Some of my best work has been done in concert with others. In my twenties, another carpenter and I, Mark West, framed, closed and roofed a two story ranch house in less than a week. We were the Marks Brothers and I’m sure our work on the job site looked like it was choreographed (By the way, the World Record for building a complete three bedroom, two bath house, including foundation, roofing, finish trim, painting and landscaping is under three hours!).
Other great successes have emerged for me from synergistic partnerships as well, from the house I co-designed and built from scratch, to college courses I’ve co-created and taught, to books I’ve collaborated on with others. In corporate America, memorable partnerships abound: Jobs and Wozniak, Bill Gates and Paul Allen, Sergei Brin and Larry Page. Even movies that live readily in memory are built around synergistic partnerships: Butch Cassidy and the Sundance Kid, Harold and Maude, Harold and Kumar, Lethal Weapon, Brokeback Mountain, Thelma and Louise … the list is a long one.
What is Synergy and How Can I Get Me Some?
Positive deviant, Bucky Fuller, was one of the first people to speak at length about synergy. He defined it as “the behavior of whole systems unpredicted by their parts taken separately.” He devoted much of his life to the study of “synergetics.”
Our brain is a “whole system” that fits Bucky’s definition. So are one or two other people’s brains – or ten thousand, for that matter – working in concert. And while the creative results that such synergistic collections produce often can’t be predicted, I’m pretty convinced that resonance is a critical energetic ingredient of synergy. And I’m also convinced that the alchemical mix begins – for those who end up being easy with synergy – in the nursery. The mother or father consistently tuned in to a young child’s needs begins crystallizing the mix that will one day result in ease, rather than anxiety in interacting with different people of all persuasions. As many of you who’ve been reading here for a couple of years know, this is contingent or collaborative communication. It results in hearts, brains, minds and bodies that are secure in their attachment to other human beings on this planet.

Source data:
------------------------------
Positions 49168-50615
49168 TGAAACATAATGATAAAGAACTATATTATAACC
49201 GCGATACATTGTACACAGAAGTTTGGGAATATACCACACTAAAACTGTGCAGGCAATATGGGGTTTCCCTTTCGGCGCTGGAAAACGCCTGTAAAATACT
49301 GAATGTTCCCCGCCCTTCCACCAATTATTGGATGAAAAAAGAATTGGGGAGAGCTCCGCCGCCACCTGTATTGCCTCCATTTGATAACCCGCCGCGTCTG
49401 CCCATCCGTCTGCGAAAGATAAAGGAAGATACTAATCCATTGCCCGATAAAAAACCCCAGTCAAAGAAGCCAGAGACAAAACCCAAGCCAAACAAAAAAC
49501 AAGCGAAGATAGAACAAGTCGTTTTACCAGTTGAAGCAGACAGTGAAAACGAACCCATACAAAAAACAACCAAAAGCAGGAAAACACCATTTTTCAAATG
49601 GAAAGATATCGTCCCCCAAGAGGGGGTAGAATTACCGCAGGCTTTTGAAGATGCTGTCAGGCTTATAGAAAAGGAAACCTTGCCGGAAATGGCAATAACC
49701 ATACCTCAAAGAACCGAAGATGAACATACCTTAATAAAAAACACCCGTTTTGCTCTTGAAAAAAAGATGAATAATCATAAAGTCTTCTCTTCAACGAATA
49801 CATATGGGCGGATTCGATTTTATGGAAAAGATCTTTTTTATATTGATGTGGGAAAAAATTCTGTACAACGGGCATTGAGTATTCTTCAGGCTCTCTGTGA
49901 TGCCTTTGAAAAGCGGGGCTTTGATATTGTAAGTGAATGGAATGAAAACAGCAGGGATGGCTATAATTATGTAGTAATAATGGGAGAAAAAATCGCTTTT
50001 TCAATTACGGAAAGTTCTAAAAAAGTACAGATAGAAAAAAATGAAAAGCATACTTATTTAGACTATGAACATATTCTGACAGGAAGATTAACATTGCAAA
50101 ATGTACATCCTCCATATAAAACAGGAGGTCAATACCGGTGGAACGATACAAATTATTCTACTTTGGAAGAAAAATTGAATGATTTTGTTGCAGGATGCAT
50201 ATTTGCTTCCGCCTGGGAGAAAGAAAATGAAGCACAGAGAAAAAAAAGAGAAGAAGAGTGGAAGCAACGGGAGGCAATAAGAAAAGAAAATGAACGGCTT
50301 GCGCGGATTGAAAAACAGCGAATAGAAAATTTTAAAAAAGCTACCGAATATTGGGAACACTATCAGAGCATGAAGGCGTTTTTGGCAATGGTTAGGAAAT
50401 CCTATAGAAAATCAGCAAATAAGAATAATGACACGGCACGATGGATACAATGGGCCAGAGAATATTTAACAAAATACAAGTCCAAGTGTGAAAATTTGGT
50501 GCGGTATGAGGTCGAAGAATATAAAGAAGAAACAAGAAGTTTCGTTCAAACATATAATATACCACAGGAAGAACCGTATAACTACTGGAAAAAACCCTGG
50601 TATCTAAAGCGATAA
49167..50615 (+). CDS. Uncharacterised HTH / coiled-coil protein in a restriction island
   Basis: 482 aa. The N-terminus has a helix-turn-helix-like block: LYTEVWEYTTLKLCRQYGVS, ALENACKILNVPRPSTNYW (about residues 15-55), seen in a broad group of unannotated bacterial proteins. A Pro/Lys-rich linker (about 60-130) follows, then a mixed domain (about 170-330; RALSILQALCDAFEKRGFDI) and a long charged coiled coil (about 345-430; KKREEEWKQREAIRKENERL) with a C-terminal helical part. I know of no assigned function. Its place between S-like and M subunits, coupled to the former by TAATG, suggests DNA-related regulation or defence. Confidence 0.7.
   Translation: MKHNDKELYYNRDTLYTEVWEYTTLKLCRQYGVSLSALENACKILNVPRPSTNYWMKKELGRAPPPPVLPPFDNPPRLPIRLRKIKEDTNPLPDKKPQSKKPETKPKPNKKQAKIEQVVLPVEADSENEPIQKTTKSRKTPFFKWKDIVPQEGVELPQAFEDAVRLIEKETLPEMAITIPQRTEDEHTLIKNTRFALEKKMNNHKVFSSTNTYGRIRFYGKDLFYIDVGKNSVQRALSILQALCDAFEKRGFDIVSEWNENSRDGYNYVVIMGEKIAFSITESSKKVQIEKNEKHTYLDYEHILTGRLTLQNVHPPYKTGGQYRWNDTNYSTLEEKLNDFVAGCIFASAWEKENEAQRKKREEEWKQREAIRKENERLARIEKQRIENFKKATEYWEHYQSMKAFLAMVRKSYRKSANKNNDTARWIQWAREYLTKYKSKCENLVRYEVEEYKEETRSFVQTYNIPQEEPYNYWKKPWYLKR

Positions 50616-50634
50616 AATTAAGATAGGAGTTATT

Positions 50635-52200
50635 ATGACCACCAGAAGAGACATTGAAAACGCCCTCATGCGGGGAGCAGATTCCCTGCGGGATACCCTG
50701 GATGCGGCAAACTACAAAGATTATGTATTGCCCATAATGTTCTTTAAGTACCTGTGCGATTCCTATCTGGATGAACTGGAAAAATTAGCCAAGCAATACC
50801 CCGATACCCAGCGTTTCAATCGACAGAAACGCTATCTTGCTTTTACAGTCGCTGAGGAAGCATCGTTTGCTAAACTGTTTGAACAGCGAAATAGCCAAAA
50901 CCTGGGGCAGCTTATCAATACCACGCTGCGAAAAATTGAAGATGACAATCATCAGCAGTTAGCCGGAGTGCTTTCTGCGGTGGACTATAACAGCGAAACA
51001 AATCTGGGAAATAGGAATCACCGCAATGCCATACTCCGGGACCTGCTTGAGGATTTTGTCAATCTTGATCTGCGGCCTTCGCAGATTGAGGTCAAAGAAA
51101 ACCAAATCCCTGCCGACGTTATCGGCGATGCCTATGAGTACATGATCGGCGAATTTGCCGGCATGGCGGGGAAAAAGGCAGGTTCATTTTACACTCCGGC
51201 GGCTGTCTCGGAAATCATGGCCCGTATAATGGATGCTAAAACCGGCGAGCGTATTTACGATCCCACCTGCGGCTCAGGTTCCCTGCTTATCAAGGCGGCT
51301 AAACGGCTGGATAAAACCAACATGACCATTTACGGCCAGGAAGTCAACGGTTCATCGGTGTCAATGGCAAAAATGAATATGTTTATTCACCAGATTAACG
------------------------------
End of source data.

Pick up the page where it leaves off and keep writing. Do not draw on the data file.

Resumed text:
Playing Well With Others
One of the things I’m most proud of as a parent is that my daughter, Amanda has grown up with little fear of strangers. She worked for several years as a health care union recruiter, requiring her to approach strangers – low-paid hospital workers and their hospital director bosses – and sell them on the benefits of collective bargaining. She also just returned from an overseas adventure, spending several months of solo explorations in Spain, Italy and Croatia. She’s currently considering going to help out in Haiti. Somewhere along the way, she learned something that I’m still in the process of practicing: research that suggests that he or she who is kindest, survives best.
She didn’t develop this ease around strangers by accident. I think a large part of it had to do with her mother and I working diligently to regulate our own anxiety in the face of a million things that make parents stress about their children’s safety. Kids who grow up at ease around other people have a much greater chance of becoming a member of a “Great Group.” This is the term that the “Dean of Leadership Gurus,” Warren Bennis and Pat Ward Biederman describe in their book, Organizing Genius: The Secrets of Creative Collaboration. Great Groups are made up of people with similar interests who come together and bring into being something far beyond what they might create individually. “A Great Group can be a goad, a check, a sounding board, and a source of inspiration, support and even love.” Sounds like a collection of people worth getting up early in the morning to collaborate with.
I’m also convinced that the alchemy of synergy can be cultivated, practiced and mastered. In addition to contingent communication mentioned above, it helps if parents themselves model playing and working well with each other and with other people. How do we deal with family disagreements? How do we treat grocery clerks? Mail people? Garbage collectors? Street people (Do you go out and live among them to see what their daily life is actually like the way Bernie Glassman does)?
Finally, in virtually no time at all, the peer group becomes paramount in our children’s lives. How do we prepare them to be “in the group, but not of the group?” That is, how do we help them grow the strength and convictions to follow their own creative impulses, for example, to avoid Groupthink or to be counterfactual thinkers in the face of inevitable peer pressure?